The “Koç University, Rahmi M. Koç Medal of Science” recognizes successful, pioneering scientists raised in Turkey who have contributed to the universal accumulation of knowledge both inside and outside the country, with the overall purpose of celebrating scientific progress. This year the medal has been awarded to Professor Daron Acemoğlu for his globally acclaimed work in the field of “Administrative Sciences, Social Sciences, Humanities, and Law”.
We talked to Professor Acemoğlu about the research that led to this special award, as well as his current studies and future plans.
KURIOUS – First off, congratulations on being awarded this year’s Koç University Rahmi M. Koç Medal of Science.
DARON ACEMOĞLU – Thank you.
- One of the reasons you received this award is your ‘approach to classical growth and development theories and models from a different perspective’. What makes your theories different from the classical one? What was previously not included in the equation?
The significance of growth in economics is obvious. There are several different approaches to this topic but up until 15-20 years ago, the reasons for growth were mainly attributed to economic factors. Examples include the increase in physical capital, human capital, or technological factors. These are, of course, very important. However, what are missing from this equation are the collaboration of political and economic institutions, their conflicts with each other and how those affect the economy. The novelty that I and a number of other researchers have brought to this topic over the past 25-30 years is mainly understanding how these political factors affect the economy and how institutional structures steer and change the economy as an internal (endogenous) resource. For example, when you look at classical growth theory, it doesn’t really matter whether democracy does or does not exist, or whether other political institutions are dominant. However, if you look at Europe in the 19th century you will see that this economic process cannot entirely be separated from political changes, and that the emergence of democracy here is not solely related to external elements or inevitable changes in people’s ideas and ideologies. Rather, it is a theoretical process that came to existence as a way of resolving conflicts and problems resulting from changes in the economic structures. At the same time, we emphasised that the impact of this theoretical process on economic growth, especially in terms of human resources, technological structure and distribution of income, must be a part of this equation. We worked both to incorporate these mathematically into a growth theory and to improve studies supporting or trying to understand various historical and statistical aspects of these factors.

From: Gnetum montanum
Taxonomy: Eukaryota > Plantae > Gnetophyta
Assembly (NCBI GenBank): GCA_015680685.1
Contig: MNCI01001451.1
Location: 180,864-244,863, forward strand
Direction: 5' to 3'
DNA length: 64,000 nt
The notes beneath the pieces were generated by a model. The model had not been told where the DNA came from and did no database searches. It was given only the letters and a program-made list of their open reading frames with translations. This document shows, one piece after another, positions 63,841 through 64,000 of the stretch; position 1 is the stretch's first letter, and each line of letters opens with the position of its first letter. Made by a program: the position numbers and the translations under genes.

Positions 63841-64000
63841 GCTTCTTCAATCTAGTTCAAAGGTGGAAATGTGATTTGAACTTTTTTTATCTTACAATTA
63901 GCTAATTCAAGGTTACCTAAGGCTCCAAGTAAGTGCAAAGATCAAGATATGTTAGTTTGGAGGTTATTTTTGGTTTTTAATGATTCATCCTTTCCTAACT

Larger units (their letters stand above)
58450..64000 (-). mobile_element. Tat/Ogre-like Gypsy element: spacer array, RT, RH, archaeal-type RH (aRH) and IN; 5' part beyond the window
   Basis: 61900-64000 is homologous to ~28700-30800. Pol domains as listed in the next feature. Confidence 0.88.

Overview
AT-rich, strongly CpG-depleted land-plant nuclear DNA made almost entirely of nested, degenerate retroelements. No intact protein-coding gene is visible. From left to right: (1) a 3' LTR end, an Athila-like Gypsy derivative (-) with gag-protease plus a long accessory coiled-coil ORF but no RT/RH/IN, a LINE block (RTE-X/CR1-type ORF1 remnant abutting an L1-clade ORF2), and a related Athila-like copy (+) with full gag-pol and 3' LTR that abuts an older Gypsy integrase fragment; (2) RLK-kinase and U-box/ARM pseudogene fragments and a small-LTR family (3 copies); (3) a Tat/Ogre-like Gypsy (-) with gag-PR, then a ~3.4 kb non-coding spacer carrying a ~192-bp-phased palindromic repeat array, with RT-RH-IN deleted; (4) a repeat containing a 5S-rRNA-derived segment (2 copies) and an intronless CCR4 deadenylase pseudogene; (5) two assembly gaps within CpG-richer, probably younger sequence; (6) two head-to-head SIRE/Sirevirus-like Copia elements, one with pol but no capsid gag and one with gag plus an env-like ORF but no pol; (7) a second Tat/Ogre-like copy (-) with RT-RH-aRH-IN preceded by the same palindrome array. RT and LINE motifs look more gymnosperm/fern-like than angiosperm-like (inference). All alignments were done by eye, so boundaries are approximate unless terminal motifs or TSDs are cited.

Automation, cloud computing, big data, mobile computing, machine learning. These are relatively new elements that have or will have a direct effect on today’s labour market and labour economics. There are several debates on this topic. Some assert they will have a negative impact on salaries and labour force, while others believe they will lead to the invention of new lines of business. How do you picture the future in the light of these new working models?
This is a very good question because technology is one of the subjects I have focused on the most. Just as you do for corporations, you need to follow a multidimensional train of thought about technology, rather than unidimensional. The most important dimension of my perspective on technology for the last 20-25 years has been to emphasise that technological development may lead to increases in some wages and decreases in others, or may lead to job losses or other challenging economic conditions. So with this in mind, I work on examining and addressing how technology develops endogenously. In fact this approach is very useful in looking at automation. According to the simple technology approach economists use particularly in macroeconomics, ultimately technology is beneficial to the labour force as it always increases productivity. For the past 100-200 years, when people worried about whether ‘technology is coming, how will it change the business world’, many economists argued that technology will always enhance and increase productivity which will in turn benefit people. Over the last ten years I’ve been working to understand the impact of technology on economy in a slightly different way. In particular, I’ve looked at positioning technology not only as an element improving productivity, but also, and even more importantly, an element automating the very micro activities of labour force and using machines to do this. When you think of it this way, it becomes very clear that technology will always potentially take jobs from some of the labour force, decreasing their wages. So, if this is the case, why have productivity and wages increased alongside technological developments throughout most of the 20th century? This has happened because technology has also created new activities. In other words, there are now two tracks - one is automation and the other is the activities in which workers can work quicker and more efficiently. So long as these two proceed at the same pace, the economy grows and the effect on distribution of income is not that negative. However, this framework reveals something else. Rather than extreme positions such as ‘technology is always good’ or ‘technology will eliminate the need for a human workforce’, we need a more balanced approach. Technology always disrupts, but this disruption is balanced by the creation of new industries. There is no such rule that this balancing will always occur, especially with the incredible pace of the latest wave of automation. In fact, currently automation is having a negative impact on the human workforce and it is important we think about how we can improve and correct this. There is no sense in overreacting; neither the data nor the conceptual framework suggest that all jobs will be done by robots or that the human workforce will become obsolete.